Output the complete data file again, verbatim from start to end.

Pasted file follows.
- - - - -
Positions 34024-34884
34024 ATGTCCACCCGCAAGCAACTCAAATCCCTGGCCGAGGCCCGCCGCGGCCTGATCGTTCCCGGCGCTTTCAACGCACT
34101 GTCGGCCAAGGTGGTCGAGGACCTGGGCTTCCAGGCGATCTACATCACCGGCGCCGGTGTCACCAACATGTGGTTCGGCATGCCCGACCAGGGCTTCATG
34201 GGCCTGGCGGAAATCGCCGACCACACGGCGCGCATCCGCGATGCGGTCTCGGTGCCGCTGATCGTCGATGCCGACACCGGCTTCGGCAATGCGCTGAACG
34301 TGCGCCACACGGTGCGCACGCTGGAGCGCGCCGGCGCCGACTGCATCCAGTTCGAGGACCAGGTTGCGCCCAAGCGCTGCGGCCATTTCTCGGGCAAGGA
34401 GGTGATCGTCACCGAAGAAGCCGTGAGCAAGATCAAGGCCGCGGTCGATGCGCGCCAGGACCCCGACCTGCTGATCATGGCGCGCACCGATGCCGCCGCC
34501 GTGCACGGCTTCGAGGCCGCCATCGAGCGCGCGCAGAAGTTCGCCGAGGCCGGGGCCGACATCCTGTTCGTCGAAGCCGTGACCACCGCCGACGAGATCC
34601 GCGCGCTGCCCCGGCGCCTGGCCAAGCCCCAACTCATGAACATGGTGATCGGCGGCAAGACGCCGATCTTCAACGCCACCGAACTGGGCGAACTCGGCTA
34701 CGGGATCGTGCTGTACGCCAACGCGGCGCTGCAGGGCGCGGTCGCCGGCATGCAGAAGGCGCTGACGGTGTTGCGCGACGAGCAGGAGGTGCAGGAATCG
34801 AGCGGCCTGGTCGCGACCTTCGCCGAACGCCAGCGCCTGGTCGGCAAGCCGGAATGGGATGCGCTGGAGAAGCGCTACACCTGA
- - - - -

Positions 34024-34884
34024 ATGTCCACCCGCAAGCAACTCAAATCCCTGGCCGAGGCCCGCCGCGGCCTGATCGTTCCCGGCGCTTTCAACGCACT
34101 GTCGGCCAAGGTGGTCGAGGACCTGGGCTTCCAGGCGATCTACATCACCGGCGCCGGTGTCACCAACATGTGGTTCGGCATGCCCGACCAGGGCTTCATG
34201 GGCCTGGCGGAAATCGCCGACCACACGGCGCGCATCCGCGATGCGGTCTCGGTGCCGCTGATCGTCGATGCCGACACCGGCTTCGGCAATGCGCTGAACG
34301 TGCGCCACACGGTGCGCACGCTGGAGCGCGCCGGCGCCGACTGCATCCAGTTCGAGGACCAGGTTGCGCCCAAGCGCTGCGGCCATTTCTCGGGCAAGGA
34401 GGTGATCGTCACCGAAGAAGCCGTGAGCAAGATCAAGGCCGCGGTCGATGCGCGCCAGGACCCCGACCTGCTGATCATGGCGCGCACCGATGCCGCCGCC
34501 GTGCACGGCTTCGAGGCCGCCATCGAGCGCGCGCAGAAGTTCGCCGAGGCCGGGGCCGACATCCTGTTCGTCGAAGCCGTGACCACCGCCGACGAGATCC
34601 GCGCGCTGCCCCGGCGCCTGGCCAAGCCCCAACTCATGAACATGGTGATCGGCGGCAAGACGCCGATCTTCAACGCCACCGAACTGGGCGAACTCGGCTA
34701 CGGGATCGTGCTGTACGCCAACGCGGCGCTGCAGGGCGCGGTCGCCGGCATGCAGAAGGCGCTGACGGTGTTGCGCGACGAGCAGGAGGTGCAGGAATCG
34801 AGCGGCCTGGTCGCGACCTTCGCCGAACGCCAGCGCCTGGTCGGCAAGCCGGAATGGGATGCGCTGGAGAAGCGCTACACCTGA